Two or more feeding tubes are used to introduce abrasive into the waterjet stream in order to create more impact energy for faster cutting rates of subject materials. Improvements and novel techniques for high-pressure abrasive-liquid jet technology are disclosed herein describing more efficient use of energy and resources compared to current abrasive jet technology to allow for faster abrasive jet cutting rates of subject materials. These benefits are realized through the following improvements: use of two or more specially engineered abrasive particles with specific properties and use of these mixed particles in the abrasive jet stream; optimization of individual components of the cutting head and optimization of their relationships to each other as a complete system.
It is a general object of the present invention to provide a multistage water jet cutting head using non-conventional abrasives and optimized cutting head configurations both designed for improvements to traditional abrasive jet applications along with creating new areas of technology currently not associated with abrasive jet.
Another object of the present invention is to provide a multistage water jet cutting head using subject materials that are processed more efficiently through optimization of the abrasive mixture process into a water jet stream, resulting with reduced overall costs of the abrasive jet technique for cutting or other material removing technology.
Yet another object of the present invention is to provide a multistage water jet cutting head that provides improvements to the abrasive jet technique generating increased cutting speeds through achieving better tolerances, and higher resulting surface finish quality of subject materials.
Still another object of the present invention is to provide a multistage water jet cutting head that fosters the creation of several novel manufacturing technologies based on the abrasive jet technique as disclosed herein.
A further object of the present invention is to provide a multistage water jet cutting head where a multi-stage approach allows for a more gradual, and more effective, mixing of the abrasive particles with the waterjet to allow for faster particle acceleration and greater cutting speeds.
Yet another object of the present intention is to provide a multistage water jet cutting head comprised of a solid component.
Another object of the present invention is to provide a multistage water jet cutting head produced from modular components.
These and other objects, features, and advantages of the present invention will become apparent upon a reading of the detailed description and claims in view of the several drawing figures.
FIG. 1—A perspective view of a solid component multistage water jet cutting head.
FIG. 2—A perspective view of a modular component multistage water jet cutting head.
FIG. 3—A Flow Chart depicting possible scenarios of utilizing a multistage cutting head and multiple abrasives in an abrasivejet system.
At the outset, it should be clearly understood that like reference numerals are intended to identify the same structural elements, portions, or surfaces consistently throughout the several drawing figures, as may be further described or explained by the entire written specification of which this detailed description is an integral part. The drawings are intended to be read together with the specification and are to be construed as a portion of the entire “written description” of this invention as required by 35 U.S.C. §112.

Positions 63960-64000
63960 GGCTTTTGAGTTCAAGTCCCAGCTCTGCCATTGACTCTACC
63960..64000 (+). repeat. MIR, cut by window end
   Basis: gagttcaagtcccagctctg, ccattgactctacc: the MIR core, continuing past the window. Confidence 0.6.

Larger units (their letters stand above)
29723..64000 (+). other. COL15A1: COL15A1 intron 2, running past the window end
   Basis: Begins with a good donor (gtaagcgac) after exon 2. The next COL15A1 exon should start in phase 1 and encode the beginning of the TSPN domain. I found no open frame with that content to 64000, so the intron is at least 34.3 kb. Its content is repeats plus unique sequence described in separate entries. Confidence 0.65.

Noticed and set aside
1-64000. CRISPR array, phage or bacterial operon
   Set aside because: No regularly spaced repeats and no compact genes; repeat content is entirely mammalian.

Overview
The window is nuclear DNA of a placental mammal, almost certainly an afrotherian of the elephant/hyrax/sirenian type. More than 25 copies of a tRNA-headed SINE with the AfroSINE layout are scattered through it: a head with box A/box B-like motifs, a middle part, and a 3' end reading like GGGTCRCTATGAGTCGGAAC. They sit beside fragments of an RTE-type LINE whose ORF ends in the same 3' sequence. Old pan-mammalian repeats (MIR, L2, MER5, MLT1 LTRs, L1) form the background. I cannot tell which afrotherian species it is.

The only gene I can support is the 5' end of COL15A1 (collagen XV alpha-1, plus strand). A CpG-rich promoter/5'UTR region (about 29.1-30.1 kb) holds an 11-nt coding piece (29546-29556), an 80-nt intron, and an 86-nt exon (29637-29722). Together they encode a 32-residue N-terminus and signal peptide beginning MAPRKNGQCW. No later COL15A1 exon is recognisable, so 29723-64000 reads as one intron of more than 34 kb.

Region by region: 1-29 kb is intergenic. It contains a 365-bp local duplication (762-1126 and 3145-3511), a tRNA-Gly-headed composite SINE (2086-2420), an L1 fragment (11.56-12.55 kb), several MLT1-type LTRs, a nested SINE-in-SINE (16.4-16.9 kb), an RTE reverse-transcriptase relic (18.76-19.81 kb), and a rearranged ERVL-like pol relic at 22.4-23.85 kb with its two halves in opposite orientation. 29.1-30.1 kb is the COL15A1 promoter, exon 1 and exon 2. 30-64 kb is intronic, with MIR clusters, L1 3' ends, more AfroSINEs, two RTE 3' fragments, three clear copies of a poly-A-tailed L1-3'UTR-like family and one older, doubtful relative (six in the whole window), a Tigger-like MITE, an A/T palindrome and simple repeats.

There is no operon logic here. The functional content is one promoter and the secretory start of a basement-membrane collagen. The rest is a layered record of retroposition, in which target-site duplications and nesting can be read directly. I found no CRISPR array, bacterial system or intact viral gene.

For purposes of this patent, the terms appearing below in the description and the claims are intended to have the following meanings:
“Abrasive” means any particulate material intentionally introduced into a pressurized liquid jet in the form of sharp edge particles, such as angular, cubical, or non-spherical shapes, generally used for material removal or surface treatment upon interaction with subject material.
“Abrasivejet” means a mixture of a high pressure liquid jet stream and abrasive particles focused through a nozzle to provide for a useful tool.
“Subject material” means any material intentionally exposed to the impact of a pressurized liquid jet carrying particles of abrasive material.
“Waterjet” means a pressurized liquid stream generated by a pump, distributed by high pressure tubing, and then focused through an orifice to create a useful tool for cutting or surface treatment.
“Nozzle” means a channel that mixes abrasive with a pressurized liquid jet and focuses the abrasivejet in a concentrated stream upon exit of the nozzle tip (a nozzle is also known as a focusing tube or mixing tube). The smallest opening of the channel is the specified size of the nozzle. The specified size of the nozzle is important in determining the nozzle to orifice ratio, as all of the abrasivejet is focused into the smallest area.
“Orifice” means an opening that accepts a pressurized liquid stream and allows it to pass thru. The opening is generally specified as a diameter. The selection of the orifice size generally determines the output pressure of the high pressure system based upon the capabilities of the pump and the operating speed of the pump.
“Cutting Head” means a device used in an abrasivejet system that contains an orifice aligned to a nozzle, whereas the orifice produces a jet that is directed into the central channel area of the nozzle. The cutting head allows for the establishment of the nozzle to orifice ratio after the nozzle and orifice are installed into the cutting head.